June 30, 2013
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A while back, with some not too complex detective work on the part of USA Today, we got our hands on the reviewer comments from the infamous #arseniclife paper. Looking at the reviews, I agreed with the experts, including Leonid Kruglyak, who “reviewed the reviews”, that they generally looked normal… yes, they were quite positive at times but let’s face it, some scientists are nice and some aren’t and by chance alone, you might have a group of three that use encouraging words even if there are criticisms. But since then, I’ve seen opinions written out there that are not too kind to these reviewers… good thing they’re anonymous, or we were looking for our pitchforks now! Even Ash Jogalekar over at “The Curious Wavefunction“, whose posts I often find refreshing, called the reviewers out on their subpar job.
But what do “I” think about this whole fiasco? I think hindsight is 20/20… It all comes down to taking the authors at their word that there was no phosphorus in the media they used… everything else follows… But as it turns out, that is very difficult to achieve. But I didn’t know that and if I was a reviewer, I wouldn’t have brought it up either. I probably would’ve asked for specific experiments but they would be based on my background (and could be claimed to be “outside the scope”). And that is all it comes down to, isn’t it? Our backgrounds… and the reviewers are in fact chosen from different areas. For a paper like this, you probably will get a bacteriologist, may be someone working on Archea and maybe a chemist would not even be on the short list (let alone one that would have the relevant knowledge). In the end of the day, I don’t think that as researchers, we want reviewers to be too ambitious… we have all got bad reviews that we think are nonsensical. I actually think the reviewers should just make sure, given the facts and their knowledge, the results are not seriously flawed. And we all know that a published paper is not exactly the word of God and it can be easily refuted/corrected/expanded upon.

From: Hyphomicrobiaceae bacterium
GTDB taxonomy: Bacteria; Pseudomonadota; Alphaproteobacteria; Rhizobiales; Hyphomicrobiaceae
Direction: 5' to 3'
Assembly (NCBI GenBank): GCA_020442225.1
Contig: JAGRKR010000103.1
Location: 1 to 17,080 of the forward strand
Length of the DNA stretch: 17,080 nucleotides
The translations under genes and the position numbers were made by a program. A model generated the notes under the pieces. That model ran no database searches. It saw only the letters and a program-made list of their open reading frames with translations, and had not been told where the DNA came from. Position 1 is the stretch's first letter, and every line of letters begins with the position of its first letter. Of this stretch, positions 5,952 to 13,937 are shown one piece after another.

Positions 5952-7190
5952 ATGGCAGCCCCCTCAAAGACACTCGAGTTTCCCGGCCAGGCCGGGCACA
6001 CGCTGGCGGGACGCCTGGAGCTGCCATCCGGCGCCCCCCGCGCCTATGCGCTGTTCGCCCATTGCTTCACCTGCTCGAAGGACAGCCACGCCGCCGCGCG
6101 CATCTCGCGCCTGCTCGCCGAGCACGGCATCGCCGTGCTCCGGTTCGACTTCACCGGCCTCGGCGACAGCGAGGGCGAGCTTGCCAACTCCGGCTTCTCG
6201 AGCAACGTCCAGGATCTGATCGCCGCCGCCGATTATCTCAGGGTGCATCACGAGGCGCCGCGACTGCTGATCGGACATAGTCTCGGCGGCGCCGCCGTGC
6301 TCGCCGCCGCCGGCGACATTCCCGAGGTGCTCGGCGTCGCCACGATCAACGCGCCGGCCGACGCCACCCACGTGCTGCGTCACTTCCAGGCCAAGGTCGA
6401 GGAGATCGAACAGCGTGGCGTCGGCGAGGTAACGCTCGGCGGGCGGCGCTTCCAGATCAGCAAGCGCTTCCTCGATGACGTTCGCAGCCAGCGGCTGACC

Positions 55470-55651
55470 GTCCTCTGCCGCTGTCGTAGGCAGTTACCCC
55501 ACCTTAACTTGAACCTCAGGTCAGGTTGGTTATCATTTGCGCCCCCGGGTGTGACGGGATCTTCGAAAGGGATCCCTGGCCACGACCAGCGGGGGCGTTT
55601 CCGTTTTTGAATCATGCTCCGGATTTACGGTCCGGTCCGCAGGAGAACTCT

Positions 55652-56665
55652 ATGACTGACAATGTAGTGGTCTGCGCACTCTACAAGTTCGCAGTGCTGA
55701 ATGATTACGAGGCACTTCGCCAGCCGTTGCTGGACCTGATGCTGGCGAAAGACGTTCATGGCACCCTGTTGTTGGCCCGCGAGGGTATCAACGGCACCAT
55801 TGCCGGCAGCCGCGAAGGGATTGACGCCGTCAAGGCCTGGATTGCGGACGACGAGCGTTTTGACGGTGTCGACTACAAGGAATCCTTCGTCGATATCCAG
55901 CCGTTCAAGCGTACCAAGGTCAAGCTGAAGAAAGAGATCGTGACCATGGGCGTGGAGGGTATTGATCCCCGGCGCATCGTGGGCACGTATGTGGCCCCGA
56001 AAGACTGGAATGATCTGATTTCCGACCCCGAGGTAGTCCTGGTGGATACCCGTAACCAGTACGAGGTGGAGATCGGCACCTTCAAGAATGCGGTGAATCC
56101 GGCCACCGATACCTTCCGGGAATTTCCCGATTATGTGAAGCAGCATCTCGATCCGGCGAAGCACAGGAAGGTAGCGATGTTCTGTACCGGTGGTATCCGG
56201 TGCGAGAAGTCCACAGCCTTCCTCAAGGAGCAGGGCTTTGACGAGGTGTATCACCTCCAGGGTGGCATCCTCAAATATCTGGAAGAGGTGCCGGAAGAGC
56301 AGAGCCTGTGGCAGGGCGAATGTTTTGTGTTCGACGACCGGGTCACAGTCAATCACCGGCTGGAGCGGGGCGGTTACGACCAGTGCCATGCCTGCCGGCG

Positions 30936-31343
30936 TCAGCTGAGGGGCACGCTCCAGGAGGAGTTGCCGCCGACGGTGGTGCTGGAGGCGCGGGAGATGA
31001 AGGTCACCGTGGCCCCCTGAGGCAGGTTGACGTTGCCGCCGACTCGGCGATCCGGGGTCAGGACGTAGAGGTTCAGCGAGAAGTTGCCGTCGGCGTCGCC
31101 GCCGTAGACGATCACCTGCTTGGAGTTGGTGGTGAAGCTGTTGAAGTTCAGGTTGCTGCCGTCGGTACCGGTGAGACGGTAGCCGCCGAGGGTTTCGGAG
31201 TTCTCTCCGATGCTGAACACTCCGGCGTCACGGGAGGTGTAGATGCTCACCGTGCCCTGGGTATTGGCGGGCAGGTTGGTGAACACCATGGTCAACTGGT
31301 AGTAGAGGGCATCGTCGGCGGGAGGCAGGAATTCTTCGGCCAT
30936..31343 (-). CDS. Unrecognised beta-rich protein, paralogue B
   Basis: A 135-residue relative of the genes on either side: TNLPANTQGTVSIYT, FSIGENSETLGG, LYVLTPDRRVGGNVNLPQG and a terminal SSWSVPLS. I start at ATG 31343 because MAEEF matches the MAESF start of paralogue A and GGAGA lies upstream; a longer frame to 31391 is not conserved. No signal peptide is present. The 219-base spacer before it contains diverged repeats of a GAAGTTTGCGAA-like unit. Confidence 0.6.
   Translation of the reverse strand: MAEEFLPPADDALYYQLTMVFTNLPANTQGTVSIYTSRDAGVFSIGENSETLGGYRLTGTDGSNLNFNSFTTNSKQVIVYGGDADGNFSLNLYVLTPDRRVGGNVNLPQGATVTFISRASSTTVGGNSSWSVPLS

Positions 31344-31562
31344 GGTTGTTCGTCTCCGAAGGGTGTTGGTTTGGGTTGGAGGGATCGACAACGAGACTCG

So, if we all know these things, then what is the source of the outrage? I think there are a number of points:
- This is Science we are talking about here… we like to think that the impact factor of the journal has a strong correlation to the strength of its underlying science. We all toil away for years hoping to get a paper in Science and it breaks our heart to see a flawed paper like this appear on its pages. I agree that this paper, in retrospect, is outrageous but this is not the first time a bad paper is published in Science or Nature or any other journal.
- This process shows every thing that’s wrong in research nowadays… holding press conferences like a true salesman, relying on seemingly random reviews to accept a paper and the disproportionate value associated to papers in big name journals.
Are there solutions to these problems? Of course there are… pretty old ones actually. Switching to Arxive model instead of the journal model makes a lot of sense… in that model, studies are presented on equal footing and it is on their own merit that they gain attraction. Can we ever do that? Not in the near future… biology is expensive and researchers need decent publications for every grant cycle. We simply don’t have the luxury of time to wait for our papers to climb the citation ladder (that is assuming citation is even a good measure of merit). The current journal structure enables us to “assign” a “value” to a paper based on a couple of samplings, even before the paper is published. Is it a flawed process? Of course. Is it at times unfair? Absolutely. But let’s realize what the problem is: just too many people, not enough money. Let’s not heap all that on the shoulders of three reviewers…